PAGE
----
To the uninitiated, the Warren Haynes Christmas Jam (or Xmas Jam) is a celebration of the Blues guitar solo; and ode to the Les Paul guitar and all of the humbucker-fueled trappings that come with it. The concerts are less an exercise in a band showcasing its hits, and more of the musicians interacting in a long musical dialogue. The Warren Haynes Pre-Jam, held at the Orange Peel on Friday, Dec. 14, was all of these things, but it was also else; a surprising love letter to the great soul music of yesteryear with a few wrinkles added in.
The evening started early after a quick acoustic set from Warren Haynes, with the sounds of Athens, Ga.-based Dead Confederate, a band that eschewed the typical feel good Southern boogie sound and instead dipped its cup into a swirling black mass of psychedelia, mixed in with a bit of ‘90s rock stomp. It was a pleasant surprise to those who made it out to the rather early 6 p.m. start time.
Dead Confederate’s set ended in a blistering swirl of feedback and cymbals crashing, which was in stark contrast to Jason Isbell and his band The 400 Unit’s soft beginnings. Isbell, a veteran from previous Xmas Jams with his former band, The Drive by Truckers, seemed lose, relaxed and was greeted with familiar smiles and applause from concert goers. He delivered a short set that was big on showcasing his distinct voice as a songwriter, and the crowd was appreciative.
The first revelation of the evening came in the rather diminutive form of Grace Potter and her band, The Nocturnals. Throughout her set, Potter slithered across the stage and belted out her rhythm-heavy songs. It was a short introduction, but to most members of the audience it probably felt like it was the beginning of a long love affair.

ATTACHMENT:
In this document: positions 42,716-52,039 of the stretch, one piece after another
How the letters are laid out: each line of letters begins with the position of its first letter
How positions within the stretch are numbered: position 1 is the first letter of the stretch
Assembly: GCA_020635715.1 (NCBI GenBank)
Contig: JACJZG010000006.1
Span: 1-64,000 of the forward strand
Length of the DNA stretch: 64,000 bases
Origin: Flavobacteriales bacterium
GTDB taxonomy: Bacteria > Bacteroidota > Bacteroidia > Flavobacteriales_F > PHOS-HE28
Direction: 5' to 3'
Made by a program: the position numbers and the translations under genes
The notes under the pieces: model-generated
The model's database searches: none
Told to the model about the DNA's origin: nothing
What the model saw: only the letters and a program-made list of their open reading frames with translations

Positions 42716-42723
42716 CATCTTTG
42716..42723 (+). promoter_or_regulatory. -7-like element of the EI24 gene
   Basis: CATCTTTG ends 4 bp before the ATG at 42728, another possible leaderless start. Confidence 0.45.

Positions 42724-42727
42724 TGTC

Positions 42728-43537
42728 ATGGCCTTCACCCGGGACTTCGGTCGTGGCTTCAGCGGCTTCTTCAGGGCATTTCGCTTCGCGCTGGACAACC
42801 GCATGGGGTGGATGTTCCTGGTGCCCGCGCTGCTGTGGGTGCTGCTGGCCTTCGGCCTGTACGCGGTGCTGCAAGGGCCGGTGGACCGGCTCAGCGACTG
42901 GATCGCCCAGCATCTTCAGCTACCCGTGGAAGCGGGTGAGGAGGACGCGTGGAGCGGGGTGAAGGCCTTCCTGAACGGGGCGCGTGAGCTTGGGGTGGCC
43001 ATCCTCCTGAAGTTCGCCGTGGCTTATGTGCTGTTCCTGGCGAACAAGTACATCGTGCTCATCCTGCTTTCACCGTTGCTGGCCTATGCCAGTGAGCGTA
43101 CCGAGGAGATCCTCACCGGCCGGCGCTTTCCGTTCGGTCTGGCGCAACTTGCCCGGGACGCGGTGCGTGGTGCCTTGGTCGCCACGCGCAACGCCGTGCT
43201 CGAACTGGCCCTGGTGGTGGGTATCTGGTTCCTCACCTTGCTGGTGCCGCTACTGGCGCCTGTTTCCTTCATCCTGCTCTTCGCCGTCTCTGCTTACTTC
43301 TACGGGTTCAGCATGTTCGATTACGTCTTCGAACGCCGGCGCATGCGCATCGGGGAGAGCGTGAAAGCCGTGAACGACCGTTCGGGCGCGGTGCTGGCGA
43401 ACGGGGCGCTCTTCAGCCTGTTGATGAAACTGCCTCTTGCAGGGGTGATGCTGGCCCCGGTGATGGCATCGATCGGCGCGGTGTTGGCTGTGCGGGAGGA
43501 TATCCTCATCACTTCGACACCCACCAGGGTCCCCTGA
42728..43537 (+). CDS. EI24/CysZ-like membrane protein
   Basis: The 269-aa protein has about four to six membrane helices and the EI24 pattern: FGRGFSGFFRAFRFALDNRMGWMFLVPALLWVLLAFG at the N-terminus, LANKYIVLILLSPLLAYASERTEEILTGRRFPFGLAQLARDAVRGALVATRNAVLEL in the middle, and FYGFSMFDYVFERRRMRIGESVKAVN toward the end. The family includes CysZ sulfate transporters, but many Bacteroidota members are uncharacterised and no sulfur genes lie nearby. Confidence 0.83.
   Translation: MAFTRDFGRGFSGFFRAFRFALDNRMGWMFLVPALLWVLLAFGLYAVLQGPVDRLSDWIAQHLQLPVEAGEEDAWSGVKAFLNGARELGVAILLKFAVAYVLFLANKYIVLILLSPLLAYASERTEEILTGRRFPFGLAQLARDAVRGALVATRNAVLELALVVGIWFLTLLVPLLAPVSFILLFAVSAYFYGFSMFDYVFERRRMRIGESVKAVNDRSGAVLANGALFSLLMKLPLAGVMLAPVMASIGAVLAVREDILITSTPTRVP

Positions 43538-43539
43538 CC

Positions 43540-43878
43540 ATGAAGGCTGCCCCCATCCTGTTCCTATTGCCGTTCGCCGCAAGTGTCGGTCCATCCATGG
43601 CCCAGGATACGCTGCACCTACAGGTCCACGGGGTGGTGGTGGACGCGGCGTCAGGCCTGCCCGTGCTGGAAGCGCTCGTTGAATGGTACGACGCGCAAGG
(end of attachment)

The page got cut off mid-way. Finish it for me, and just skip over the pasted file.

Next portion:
Another high point of the night was an appearance by Stockholm Syndrome, featuring Dave Schools of Widespread Panic. The band’s rapport with the audience was a sight to behold, and it almost made up for the rather bland, vanilla music that they played. While the audience danced and basked in the glory of musical mediocrity, a patron of the bar was overheard saying nonchalantly “Of all the bands I’ve ever heard, they are one of them.”
But the biggest surprise of the evening came in the form of Mike Farris, who was joined by an all-star group of backing musicians for a gospel-and-soul-drenched jam session. With Farris’ stellar voice acting as a guide for the musicians, audiences were treated to a showcase of familiar songs performed with an incredible intensity. At the end of the performance, a star was born, if even for just on night on the stage in a tiny town in North Carolina.
Immediately following Farris was Peter Frampton, who even without his trademark talk box displayed a blistering set that was further amplified (no pun intended) by his guitar pyrotechnics. Joining Frampton onstage was Warren Haynes, and together they conducted a guitar duel for the ages on some of Frampton’s classic material from his former band, Humble Pie, as well as some classic soul covers from Junior Walker and the All-Stars.
The audience was breathless by the end of Frampton’s set, but Haynes’ Government Mule was still to come, playing a rousing set brought the thunder home to the Orange Peel that evening.
On a night where the music stood a chance of walking a perilous tightrope between being overly self indulgent and magical, Haynes and company showed taste, resolve and an unexpected amount of soul. After the concert, and looking forward to the main event the following evening, one couldn’t help but to feel like it was Christmas Dinner already: we were stuffed from the appetizers, but we couldn’t wait for the main course later on.
— Jason Bugg